The reform of Islam today is both essential and possible; what is lacking is political courage. It is true that the age of the religious intelligentsia, both in traditional Islamic circles or in the circles of political Islam does not make adaptation to the world we live in an easy matter. But courage is nevertheless required, the courage of an intelligentsia that has a clear vision for the future, and who can with decisiveness lead their peoples.
ACCORDING TO IBN QUTAYBA consensus – that is, the consensus of the nation’s élite (or legislative powers in the contemporary sense) – “are more important than the Hadith in matters of legislation” . So the reform of Islam does not need a text but rather the consensus of the decision-makers that it is necessary and in the nation’s interest. As al-Shātibī maintains, “Where the interest lies, that is where God’s law resides.”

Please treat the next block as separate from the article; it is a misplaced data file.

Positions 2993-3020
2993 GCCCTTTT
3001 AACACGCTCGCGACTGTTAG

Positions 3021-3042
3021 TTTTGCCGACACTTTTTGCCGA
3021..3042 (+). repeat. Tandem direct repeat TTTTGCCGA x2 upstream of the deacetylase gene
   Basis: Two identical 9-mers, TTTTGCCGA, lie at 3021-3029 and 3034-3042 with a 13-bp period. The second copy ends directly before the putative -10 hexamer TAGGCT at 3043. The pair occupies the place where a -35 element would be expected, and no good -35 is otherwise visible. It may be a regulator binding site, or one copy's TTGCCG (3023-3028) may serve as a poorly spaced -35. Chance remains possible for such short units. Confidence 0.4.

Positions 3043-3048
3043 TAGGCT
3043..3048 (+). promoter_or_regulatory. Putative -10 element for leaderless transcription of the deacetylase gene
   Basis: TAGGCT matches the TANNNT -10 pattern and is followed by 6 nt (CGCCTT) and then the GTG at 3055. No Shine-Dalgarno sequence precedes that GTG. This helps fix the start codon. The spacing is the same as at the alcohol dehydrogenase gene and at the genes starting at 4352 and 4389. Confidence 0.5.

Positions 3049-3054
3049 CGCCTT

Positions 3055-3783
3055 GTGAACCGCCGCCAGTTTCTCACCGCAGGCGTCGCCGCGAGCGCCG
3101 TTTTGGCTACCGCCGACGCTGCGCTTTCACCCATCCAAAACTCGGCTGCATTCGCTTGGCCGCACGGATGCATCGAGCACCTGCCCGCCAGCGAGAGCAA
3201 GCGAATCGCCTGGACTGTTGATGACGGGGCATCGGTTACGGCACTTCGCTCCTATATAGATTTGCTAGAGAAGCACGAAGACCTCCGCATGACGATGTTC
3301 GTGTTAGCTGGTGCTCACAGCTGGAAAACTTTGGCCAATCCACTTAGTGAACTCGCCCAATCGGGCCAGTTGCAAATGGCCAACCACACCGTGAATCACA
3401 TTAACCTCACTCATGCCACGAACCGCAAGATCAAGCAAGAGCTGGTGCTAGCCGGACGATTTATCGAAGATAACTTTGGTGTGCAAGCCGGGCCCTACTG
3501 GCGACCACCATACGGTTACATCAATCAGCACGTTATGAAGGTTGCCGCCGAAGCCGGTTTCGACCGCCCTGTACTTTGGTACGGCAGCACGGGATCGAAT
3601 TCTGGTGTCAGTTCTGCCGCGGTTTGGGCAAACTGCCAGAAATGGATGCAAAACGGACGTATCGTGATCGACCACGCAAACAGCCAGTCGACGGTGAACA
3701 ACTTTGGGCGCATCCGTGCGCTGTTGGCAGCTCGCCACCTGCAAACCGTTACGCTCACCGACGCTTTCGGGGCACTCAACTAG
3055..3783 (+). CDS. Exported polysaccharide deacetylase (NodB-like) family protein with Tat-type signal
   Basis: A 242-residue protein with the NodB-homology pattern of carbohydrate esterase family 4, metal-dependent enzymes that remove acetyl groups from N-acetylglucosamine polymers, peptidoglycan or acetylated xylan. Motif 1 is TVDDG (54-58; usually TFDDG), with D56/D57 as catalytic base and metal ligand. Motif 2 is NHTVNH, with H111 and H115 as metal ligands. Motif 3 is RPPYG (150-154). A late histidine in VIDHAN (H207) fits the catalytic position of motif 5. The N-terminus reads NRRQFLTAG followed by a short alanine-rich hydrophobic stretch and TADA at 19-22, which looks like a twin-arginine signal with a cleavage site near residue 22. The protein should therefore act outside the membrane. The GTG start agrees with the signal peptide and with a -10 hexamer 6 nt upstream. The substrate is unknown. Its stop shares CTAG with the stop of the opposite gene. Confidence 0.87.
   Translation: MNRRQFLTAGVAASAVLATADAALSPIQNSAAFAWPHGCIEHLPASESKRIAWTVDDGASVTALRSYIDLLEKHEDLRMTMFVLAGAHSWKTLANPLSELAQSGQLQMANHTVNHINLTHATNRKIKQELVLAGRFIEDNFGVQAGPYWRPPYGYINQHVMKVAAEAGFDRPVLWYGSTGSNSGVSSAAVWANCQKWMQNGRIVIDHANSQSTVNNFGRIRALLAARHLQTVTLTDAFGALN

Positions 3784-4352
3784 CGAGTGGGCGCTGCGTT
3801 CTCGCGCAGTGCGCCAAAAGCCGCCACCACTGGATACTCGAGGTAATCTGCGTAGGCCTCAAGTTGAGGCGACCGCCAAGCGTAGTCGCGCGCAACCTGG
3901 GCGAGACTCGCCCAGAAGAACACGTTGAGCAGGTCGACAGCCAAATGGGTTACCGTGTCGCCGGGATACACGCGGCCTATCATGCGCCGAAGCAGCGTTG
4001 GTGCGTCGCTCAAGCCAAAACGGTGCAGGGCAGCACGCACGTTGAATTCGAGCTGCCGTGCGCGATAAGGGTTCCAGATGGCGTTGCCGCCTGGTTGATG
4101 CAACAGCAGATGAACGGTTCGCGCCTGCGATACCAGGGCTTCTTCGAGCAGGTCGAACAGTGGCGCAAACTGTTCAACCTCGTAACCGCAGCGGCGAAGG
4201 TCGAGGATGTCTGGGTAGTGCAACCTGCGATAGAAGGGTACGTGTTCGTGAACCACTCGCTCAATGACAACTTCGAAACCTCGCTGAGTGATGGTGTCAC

The reform of Islam is the ultimate priority. Because in order to embark on its reform it requires the success of other initiatives which might appear to be unconnected to it – such as economic reform, for example. The reform of Islam initiative is not incompatible with the launching of other initiatives but is rather at one with them and their requirements. All reform initiatives follow on from each other in close succession, as the scholars of yore were well aware of. Political, social and educational reform initiatives, all these are an integral part of the reform of Islam. The common denominator among them is that they all require, as an absolute priority, the reform of the decision-making process.